[e2e] Addressing format...network and mask
touch at ISI.EDU
Wed Dec 3 23:12:18 PST 2003
Alok Dube wrote:
> why do I have to stick to "bit boundaries"?
> they are meant for routers to lookup faster
They are the definition of Internet routes as well.
> ...so as long as i send them the
> "range" let the routing node make its lookup table as it sees fit for
> aligning to its bit boundaries...
> why is that a problem?
Bit boundaries aren't decided by the router; they are a property of the
The definition of Internet forwarding is based on "longest prefix" -
which is undefined when there are multiple ranges overlap. Multiple
bit-boundary masks can't overlap and not have different lengths; length
determines which route is chosen.
The result (and the problem) is that you end up with nondeterministic
routing, unless you define a different (non-Internet) tie-breaker, e.g.,
smallest range AND lowest start-of-range. I.e., redefine Internet
> ----- Original Message -----
> From: "Michael B Greenwald" <mbgreen at dsl.cis.upenn.edu>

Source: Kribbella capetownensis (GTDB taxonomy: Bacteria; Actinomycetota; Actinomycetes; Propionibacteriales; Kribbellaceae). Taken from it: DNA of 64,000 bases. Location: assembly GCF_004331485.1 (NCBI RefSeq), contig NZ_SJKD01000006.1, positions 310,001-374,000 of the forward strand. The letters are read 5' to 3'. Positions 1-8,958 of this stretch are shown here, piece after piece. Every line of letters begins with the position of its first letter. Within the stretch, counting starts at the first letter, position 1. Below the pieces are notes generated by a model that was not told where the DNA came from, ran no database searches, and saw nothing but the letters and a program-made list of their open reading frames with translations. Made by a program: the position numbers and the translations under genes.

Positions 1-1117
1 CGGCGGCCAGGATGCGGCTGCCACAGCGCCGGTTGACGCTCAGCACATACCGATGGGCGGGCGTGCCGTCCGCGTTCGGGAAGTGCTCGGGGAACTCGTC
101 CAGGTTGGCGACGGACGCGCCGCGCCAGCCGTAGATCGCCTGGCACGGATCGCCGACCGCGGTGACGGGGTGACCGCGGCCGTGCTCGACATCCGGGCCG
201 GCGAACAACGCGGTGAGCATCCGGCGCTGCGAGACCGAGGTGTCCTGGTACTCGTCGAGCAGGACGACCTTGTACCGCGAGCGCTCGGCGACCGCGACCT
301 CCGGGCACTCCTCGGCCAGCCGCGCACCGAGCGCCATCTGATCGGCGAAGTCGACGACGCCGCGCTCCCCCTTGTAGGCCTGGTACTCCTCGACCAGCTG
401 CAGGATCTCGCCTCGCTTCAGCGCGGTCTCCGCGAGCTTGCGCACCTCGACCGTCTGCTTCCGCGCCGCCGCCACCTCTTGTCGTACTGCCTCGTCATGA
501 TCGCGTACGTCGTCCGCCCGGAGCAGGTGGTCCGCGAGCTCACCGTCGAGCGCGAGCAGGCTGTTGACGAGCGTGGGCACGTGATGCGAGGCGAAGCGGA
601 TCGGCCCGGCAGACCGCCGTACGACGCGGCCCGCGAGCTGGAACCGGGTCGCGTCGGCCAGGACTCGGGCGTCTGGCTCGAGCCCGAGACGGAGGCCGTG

> To: "Alok Dube" <alok.dube at apara.com>
> Cc: <end2end-interest at postel.org>
> Sent: Monday, December 01, 2003 10:13 PM
> Subject: Re: [e2e] Addressing format...network and mask
>> Mon, 1 Dec 2003 13:51:47 +0530
>> "Alok Dube" <alok.dube at apara.com>
>> I need a way to propogate the 1st address and last address of a
>> Incase i have 129 hosts in a network, i simply should propogate the 1st
>> address and the last address (or the number of hosts) instead of the
>>I'm not sure what you really need to do here, but if I understand
>>somewhat correctly, then why not just allocate two subnets, one with
>>128 hosts and one with 1 host? If you are trying for a dense
>>allocation of addresses within the net, then, in the absolute worst
>>case, there will be 25% waste. Usually, it will be much more densely
>>packed (no waste at all in your example of 129).
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